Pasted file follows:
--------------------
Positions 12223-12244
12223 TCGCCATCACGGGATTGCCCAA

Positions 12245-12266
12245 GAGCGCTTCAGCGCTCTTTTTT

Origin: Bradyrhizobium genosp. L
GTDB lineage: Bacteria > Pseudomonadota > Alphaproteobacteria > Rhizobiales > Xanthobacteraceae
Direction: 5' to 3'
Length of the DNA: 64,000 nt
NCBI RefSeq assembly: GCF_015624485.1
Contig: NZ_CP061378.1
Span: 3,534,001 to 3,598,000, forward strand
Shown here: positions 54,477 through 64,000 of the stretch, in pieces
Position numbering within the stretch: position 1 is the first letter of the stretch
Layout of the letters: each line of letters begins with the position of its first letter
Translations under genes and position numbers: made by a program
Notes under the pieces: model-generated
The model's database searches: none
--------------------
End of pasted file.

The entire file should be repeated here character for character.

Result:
Positions 12223-12244
12223 TCGCCATCACGGGATTGCCCAA

Positions 12245-12266
12245 GAGCGCTTCAGCGCTCTTTTTT

Origin: Bradyrhizobium genosp. L
GTDB lineage: Bacteria > Pseudomonadota > Alphaproteobacteria > Rhizobiales > Xanthobacteraceae
Direction: 5' to 3'
Length of the DNA: 64,000 nt
NCBI RefSeq assembly: GCF_015624485.1
Contig: NZ_CP061378.1
Span: 3,534,001 to 3,598,000, forward strand
Shown here: positions 54,477 through 64,000 of the stretch, in pieces
Position numbering within the stretch: position 1 is the first letter of the stretch
Layout of the letters: each line of letters begins with the position of its first letter
Translations under genes and position numbers: made by a program
Notes under the pieces: model-generated
The model's database searches: none